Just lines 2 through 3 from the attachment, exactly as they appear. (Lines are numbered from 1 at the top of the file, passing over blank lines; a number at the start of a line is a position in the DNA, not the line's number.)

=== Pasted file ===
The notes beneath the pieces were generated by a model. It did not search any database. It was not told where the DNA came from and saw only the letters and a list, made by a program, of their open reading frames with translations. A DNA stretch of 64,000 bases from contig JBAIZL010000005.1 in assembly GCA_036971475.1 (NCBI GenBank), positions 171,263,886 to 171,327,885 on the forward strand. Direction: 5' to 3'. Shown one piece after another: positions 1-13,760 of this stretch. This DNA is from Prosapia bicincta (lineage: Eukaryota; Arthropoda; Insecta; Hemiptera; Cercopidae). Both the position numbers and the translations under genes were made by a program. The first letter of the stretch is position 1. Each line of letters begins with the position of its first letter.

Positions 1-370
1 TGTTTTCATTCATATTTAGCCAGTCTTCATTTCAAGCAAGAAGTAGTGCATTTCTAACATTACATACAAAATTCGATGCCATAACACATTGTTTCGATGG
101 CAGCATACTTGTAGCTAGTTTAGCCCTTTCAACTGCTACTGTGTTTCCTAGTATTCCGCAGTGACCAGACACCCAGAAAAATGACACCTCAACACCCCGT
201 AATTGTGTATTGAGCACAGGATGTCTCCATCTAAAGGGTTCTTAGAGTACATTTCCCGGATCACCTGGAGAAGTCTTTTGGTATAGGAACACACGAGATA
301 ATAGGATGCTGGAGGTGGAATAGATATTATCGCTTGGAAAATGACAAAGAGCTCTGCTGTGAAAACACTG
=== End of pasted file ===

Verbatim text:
Positions 1-370
1 TGTTTTCATTCATATTTAGCCAGTCTTCATTTCAAGCAAGAAGTAGTGCATTTCTAACATTACATACAAAATTCGATGCCATAACACATTGTTTCGATGG